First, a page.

Go to the Globe and Mail homepage

Jump to main navigationJump to main content

AdChoices
Garibaldi at Squamish has received approval to build an all-seasons ski resort at Brohm Ridge near Squamish. The resort would be located on provincial Crown land between Squamish and Whistler and would feature 23 ski lifts, hotels and private homes. (Brian Thompson/Brian Thompson)
Garibaldi at Squamish has received approval to build an all-seasons ski resort at Brohm Ridge near Squamish. The resort would be located on provincial Crown land between Squamish and Whistler and would feature 23 ski lifts, hotels and private homes. (Brian Thompson/Brian Thompson)

B.C. ski resort gets environmental and First Nations approval Add to ...

A controversial ski resort between Vancouver and Whistler has received environmental approval from the British Columbia government and the support of a local First Nation after a process that has been under way for nearly two decades.

Garibaldi at Squamish, a proposed $3.5-billion all-season resort, on Friday received its environmental certificate, which imposed 40 conditions.

Garibaldi Decision



“This is only the first step for this project,” Environment Minister Mary Polak said in an interview. “But this assessment meets the requirements we have for environmental standards and the mitigation of any possible risks.”

The resort, which would have 23 ski lifts, 124 trails, hotels and private residences, has been in the provincial environmental approval system since the late 1990s. The project would cover 2,759 hectares bordering Garabaldi National Park. The proponent says it will create more than 2,500 full-time jobs.

The project is a private operation, backed by Vancouver-based developers Northland Properties, owners of the Revelstoke Mountain Resort, and the Aquilini Investment Group, which owns the Vancouver Canucks.

Concerns were raised about the impact on the local water supply, and the District of Squamish officially opposed the project, questioning its environmental sustainability.

The project received the support of the Squamish Nation, which reached an agreement with the developer for a 10 per cent stake, revenue sharing and employment opportunities. The band also says the project will preserve its members’ ability to exercise their aboriginal rights.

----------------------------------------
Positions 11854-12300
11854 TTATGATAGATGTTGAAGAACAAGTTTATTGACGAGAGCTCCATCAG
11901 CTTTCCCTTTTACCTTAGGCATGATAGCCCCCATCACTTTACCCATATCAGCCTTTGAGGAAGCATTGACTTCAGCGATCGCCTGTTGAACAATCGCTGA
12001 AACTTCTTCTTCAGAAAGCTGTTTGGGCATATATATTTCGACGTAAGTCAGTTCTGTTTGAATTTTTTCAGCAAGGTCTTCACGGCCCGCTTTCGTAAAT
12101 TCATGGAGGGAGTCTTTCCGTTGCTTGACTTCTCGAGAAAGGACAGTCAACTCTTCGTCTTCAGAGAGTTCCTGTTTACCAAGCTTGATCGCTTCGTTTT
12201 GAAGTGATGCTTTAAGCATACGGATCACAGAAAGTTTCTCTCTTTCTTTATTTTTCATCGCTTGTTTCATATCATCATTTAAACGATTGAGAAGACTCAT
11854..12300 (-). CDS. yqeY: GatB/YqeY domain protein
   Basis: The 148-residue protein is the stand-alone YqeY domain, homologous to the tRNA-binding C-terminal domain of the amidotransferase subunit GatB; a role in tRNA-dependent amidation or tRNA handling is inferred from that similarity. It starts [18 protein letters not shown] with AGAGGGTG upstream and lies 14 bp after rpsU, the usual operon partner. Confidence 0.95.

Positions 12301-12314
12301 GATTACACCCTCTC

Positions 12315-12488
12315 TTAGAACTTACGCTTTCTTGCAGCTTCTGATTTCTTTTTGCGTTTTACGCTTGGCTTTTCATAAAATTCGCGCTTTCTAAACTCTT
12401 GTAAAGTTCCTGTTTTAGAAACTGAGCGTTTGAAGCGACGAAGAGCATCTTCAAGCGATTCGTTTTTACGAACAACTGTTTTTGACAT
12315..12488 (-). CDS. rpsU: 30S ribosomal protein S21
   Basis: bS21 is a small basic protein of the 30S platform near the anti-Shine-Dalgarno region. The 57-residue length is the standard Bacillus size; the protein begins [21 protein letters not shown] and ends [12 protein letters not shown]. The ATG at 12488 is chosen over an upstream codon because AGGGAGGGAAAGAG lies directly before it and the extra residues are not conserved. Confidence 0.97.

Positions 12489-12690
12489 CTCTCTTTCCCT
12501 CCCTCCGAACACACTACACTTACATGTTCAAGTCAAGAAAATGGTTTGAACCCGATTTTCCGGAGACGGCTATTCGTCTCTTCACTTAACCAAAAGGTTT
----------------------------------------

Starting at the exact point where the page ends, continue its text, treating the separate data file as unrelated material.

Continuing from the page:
“We’ve been working on this since 2003, and we’re going to continue to be involved, to protect our cultural and environmental values in that area,” Chief Ian Campbell said.

Mr. Cambell said the Squamish Nation is comfortable that environmental and cultural interests will be protected.

The conditions attached to the environmental certificate include monitoring water consumption and limiting the rate of groundwater withdrawal.

Concerns were raised several years ago about that the area’s water supply, prompting the provincial government to order studies in 2010.

The original proposal included two 18-hole golf courses, but they were removed to assuage concerns about water use.

The Whistler-Blackcomb resort, which is about 60 kilometres farther from Vancouver, has been one of the most vocal opponents of the Garabaldi proposal, expressing concerns as early as 2008. Resort president David Brownlie wrote to B.C.’s Environmental Assessment office in June, 2015, arguing that the project would have poor terrain and conditions.

“[Garabaldi at Squamish] would damage B.C.’s reputation and undermine its success as a world-class ski destination,” the letter said.

A spokesperson for Whistler-Blackcomb was not immediately available to comment on the approval for the resort.

Other nearby organizations were against the project based on environmental factors.

Last month, the District of Squamish unilaterally passed a resolution opposing it.

According to council, although the district supported provincial tourism initiatives, it had concerns about the size and scope, and environmental sustainability. The resolution said the district would not support the certificate, regardless of whether it included conditions.

The province’s most recent study of the area’s water was released last fall. It found that although supply would be adequate in the wet winter and spring months, groundwater restrictions might be needed in the summer and fall.

Report Typo/Error

Follow us on Twitter: @GlobeBC

Also on The Globe and Mail

Resource review policy 'not good news' for workers: Tory MP (CP Video)

Next story

loading

Trending

loading

Most popular videos »

More from The Globe and Mail

Most popular